Once we begin to emotionally separate ourselves from the Skyrim setting (an easier task if you’re one of the few who never indulged in the original 2011 release or in any other remasters or re-releases since), Greymoor begins to unfurl itself in earnest and the results, for the most part, are laudable. For a start new players are ably catered for with a new tutorial that does a far better job of signposting everything you need to know, all the while making the various menus easily accessible in the process.

Then there’s the presentation of the whole thing. While The Elder Scrolls Online has never been the prettiest or most polished looking game out there, there are places in Greymoor, like the ethereal looking, subterranean city of Blackreach that brings a haunting visual style to The Elder Scrolls Online that just hasn’t been seen before. Equally, beyond what you can see, Greymoor also sounds the part too, with a thunderously epic soundtrack that never fails to fire up for whatever lay around the next corner.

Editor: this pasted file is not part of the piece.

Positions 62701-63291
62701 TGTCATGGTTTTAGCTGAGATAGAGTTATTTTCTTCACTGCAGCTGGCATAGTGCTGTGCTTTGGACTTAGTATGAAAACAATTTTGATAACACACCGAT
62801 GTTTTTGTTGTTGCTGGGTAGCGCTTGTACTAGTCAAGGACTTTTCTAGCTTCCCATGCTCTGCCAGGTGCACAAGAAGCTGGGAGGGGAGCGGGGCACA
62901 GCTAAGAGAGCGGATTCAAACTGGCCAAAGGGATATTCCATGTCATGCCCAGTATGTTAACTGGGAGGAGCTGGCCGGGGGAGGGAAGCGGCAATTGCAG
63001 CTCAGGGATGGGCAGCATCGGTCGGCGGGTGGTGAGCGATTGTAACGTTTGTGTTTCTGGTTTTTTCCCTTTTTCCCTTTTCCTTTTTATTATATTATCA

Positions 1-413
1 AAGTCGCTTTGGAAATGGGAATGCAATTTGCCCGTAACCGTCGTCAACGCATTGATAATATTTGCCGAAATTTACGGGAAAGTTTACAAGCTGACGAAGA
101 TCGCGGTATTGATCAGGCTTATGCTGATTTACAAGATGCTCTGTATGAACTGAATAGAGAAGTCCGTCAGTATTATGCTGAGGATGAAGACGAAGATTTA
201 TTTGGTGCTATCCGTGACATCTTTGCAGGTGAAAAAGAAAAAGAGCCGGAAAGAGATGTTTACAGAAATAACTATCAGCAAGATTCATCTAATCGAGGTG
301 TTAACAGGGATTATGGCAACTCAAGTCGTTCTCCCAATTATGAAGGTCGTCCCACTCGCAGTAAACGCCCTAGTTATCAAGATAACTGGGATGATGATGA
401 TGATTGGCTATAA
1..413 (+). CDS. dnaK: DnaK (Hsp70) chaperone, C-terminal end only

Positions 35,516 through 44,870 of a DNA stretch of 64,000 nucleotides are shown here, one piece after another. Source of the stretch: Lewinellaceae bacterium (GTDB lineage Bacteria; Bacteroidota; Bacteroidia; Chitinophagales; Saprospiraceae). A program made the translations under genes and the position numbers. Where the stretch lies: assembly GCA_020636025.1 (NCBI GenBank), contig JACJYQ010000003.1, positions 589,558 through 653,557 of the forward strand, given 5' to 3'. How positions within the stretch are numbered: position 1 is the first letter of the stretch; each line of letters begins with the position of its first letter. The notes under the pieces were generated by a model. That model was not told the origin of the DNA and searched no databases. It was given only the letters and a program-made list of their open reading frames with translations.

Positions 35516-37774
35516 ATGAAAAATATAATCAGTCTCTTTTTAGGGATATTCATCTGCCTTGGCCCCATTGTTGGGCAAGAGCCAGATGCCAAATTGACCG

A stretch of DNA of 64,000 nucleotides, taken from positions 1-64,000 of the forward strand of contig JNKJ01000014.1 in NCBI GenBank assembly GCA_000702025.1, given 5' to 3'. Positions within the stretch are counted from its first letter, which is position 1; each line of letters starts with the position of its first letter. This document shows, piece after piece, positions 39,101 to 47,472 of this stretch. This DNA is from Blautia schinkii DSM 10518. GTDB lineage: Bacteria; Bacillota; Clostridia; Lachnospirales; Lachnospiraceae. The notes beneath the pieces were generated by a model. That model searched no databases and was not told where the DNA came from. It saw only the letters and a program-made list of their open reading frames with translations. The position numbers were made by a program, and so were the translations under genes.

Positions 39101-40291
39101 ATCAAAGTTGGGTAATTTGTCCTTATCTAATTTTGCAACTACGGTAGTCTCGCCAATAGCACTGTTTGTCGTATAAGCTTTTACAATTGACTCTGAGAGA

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Despite not being the best looking effort around, Greymoor can still surprise with some gorgeous environments – particularly where Blackreach, a sprawling subterranean city, is concerned.

As to the new content that Greymoor introduces to The Elder Scrolls Online, much of it falls into the realm of the expected. The new ‘Harrowstorms’ realm event, in which players have to shutdown occult rituals which attempt to bring in all manner of demonic foes into the world, functions extremely similar to the ‘Dark Anchor’ realm events that The Elder Scrolls Online had at launch back in 2015. Elsewhere a new 12-player trial in the form of Kyne’s Aegis makes its debut, once again catering to groups of players who have the necessary skill and co-ordination to overcome its multiple difficulty settings in the pursuit of endgame level gear and equipment.